Matthew Hedrick



Greek CDS: Is 300 Bps a Prescription for Pain? - GR

DKS: Sandbag Confirmed

This morning’s preannouncement out of DKS reflects comp store sales up +2% from prior sandbagged guidance of down 6%-4%, and earnings north of $0.54 vs. the prior range of $0.41-$0.46. Let’s not mistake ‘a good quarter’ for ‘beating low expectations.’ With consensus at $0.49 already discounting what appeared to be overly conservative guidance, and the buyside whisper in the $0.50s, we’re not surprised in the lack of action in the stock today.


A few key points from the preannouncement include:

  • SSS outperformance began in the last week of November and continued through the holidays
  • Better than expected comp across all major categories
  • F09 full year comp includes Golf Galaxy, F08 doesn’t (note that Callaway last night noted that the golf category finally past its bottom)
  • But all that said, the 1 and 2-year comp trends at DKS are right in-line with peers, and in fact, represent a roll-over from what we saw in 3Q


Given the update from DKS, let’s take a look at the natural read through considerations for HIBB and FL. It’s important to note that ~55% of DKS revenue is generated by hardlines with only ~30% from apparel and ~15% footwear. On the other hand, Hibbett’s sales mix is the exact opposite (athletic footwear, apparel, equipment). A few points to note for HIBB in the quarter include Alabama’s national football title, which the company mentioned could add “a few” million to sales (1-2pts in yy rev growth) as well as the pickup in athletic footwear. Highlighted as the most challenging category on its call in November, footwear trends have been improving on the margin since. With the outlook for HIBB’s 4Q comps at -2% to +2%, there appears to be modest upside to this range and earnings.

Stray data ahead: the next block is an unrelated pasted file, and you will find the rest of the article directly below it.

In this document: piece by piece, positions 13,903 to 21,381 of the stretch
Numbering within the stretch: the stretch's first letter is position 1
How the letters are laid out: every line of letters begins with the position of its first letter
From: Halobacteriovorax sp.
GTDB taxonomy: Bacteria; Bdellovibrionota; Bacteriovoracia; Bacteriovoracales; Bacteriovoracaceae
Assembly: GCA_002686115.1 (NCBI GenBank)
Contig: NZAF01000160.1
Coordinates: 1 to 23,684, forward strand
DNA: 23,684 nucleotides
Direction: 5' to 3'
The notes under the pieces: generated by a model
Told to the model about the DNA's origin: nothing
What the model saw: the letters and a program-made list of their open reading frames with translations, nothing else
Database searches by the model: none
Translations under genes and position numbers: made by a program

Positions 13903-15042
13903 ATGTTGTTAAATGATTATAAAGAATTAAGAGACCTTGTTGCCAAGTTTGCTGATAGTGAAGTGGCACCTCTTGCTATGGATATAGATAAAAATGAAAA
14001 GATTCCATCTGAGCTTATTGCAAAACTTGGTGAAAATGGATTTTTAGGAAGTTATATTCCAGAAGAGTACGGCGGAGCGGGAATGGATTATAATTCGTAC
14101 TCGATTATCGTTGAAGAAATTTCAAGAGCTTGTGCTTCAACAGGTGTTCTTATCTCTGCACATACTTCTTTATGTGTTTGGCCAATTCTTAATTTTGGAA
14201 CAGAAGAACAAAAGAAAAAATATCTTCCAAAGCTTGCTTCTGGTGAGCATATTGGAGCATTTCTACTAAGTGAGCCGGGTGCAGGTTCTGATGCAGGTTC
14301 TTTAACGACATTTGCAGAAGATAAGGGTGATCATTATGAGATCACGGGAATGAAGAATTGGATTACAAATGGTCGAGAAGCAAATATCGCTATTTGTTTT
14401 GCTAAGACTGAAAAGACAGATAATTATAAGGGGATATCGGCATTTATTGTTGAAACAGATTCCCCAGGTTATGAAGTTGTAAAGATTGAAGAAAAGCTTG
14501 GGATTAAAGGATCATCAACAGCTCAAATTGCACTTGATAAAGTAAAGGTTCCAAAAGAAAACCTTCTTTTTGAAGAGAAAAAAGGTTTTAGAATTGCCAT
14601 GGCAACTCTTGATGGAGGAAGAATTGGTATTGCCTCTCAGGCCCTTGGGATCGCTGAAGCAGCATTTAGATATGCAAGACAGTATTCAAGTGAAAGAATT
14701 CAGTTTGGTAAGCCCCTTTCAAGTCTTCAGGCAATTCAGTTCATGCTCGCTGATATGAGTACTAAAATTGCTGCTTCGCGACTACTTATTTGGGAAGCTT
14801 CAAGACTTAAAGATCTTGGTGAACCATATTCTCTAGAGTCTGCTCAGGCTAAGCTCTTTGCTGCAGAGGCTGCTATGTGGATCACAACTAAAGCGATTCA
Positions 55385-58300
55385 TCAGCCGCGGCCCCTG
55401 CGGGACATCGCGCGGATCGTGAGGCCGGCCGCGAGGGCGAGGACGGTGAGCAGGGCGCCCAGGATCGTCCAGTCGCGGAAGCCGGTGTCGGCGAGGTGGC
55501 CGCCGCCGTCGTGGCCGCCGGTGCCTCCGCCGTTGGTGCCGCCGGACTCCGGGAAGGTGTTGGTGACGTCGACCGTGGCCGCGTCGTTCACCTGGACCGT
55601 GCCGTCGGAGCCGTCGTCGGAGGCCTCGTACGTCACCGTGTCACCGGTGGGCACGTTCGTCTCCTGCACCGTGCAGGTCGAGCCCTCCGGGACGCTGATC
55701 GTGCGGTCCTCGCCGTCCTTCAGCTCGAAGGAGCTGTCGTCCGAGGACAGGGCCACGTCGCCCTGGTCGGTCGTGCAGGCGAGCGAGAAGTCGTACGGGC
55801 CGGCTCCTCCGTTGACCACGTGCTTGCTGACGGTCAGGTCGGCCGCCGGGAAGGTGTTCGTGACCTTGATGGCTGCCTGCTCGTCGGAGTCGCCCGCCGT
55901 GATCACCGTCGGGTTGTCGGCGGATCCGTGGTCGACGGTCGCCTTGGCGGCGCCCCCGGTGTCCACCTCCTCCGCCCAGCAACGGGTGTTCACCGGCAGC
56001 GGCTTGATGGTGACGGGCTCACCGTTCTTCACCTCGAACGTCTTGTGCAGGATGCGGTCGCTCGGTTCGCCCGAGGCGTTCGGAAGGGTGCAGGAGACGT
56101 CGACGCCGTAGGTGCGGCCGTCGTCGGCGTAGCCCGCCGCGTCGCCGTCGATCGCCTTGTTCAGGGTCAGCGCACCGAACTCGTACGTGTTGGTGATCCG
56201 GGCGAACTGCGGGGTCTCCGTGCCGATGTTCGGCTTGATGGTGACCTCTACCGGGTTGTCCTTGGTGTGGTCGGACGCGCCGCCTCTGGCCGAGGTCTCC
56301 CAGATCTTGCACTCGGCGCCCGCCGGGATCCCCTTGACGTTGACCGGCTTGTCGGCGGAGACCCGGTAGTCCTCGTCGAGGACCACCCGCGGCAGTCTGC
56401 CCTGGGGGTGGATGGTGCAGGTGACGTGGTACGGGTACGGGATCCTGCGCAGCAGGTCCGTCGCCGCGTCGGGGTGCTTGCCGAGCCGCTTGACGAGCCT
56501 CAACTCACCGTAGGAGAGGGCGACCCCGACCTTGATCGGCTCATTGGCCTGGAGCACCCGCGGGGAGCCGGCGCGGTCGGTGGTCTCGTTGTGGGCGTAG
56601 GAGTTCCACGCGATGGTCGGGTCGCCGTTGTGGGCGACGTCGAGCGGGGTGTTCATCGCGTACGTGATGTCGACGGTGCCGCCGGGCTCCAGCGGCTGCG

Additionally, with FL’s mix predominantly driven by athletic footwear there is arguably less to glean from this morning’s news other than what we have already highlighted in recent industry trends. Consistent with our view, the focus on FL’s quarter is going to be less about headline results than Hick’s strategic plan for the business (for more detail see our 12/17 post “FL: The Footlocker Wish List”).


The bottom line here is that this is not really a big deal. For many reasons we’ve highlighted of late, we think that there will be a meaningful turn in the athletic cycle in 2010. THAT’s when we think we’ll see a meaningful acceleration out of Nike – which is the best play here. UA also makes the cut, as does FL and likely HIBB.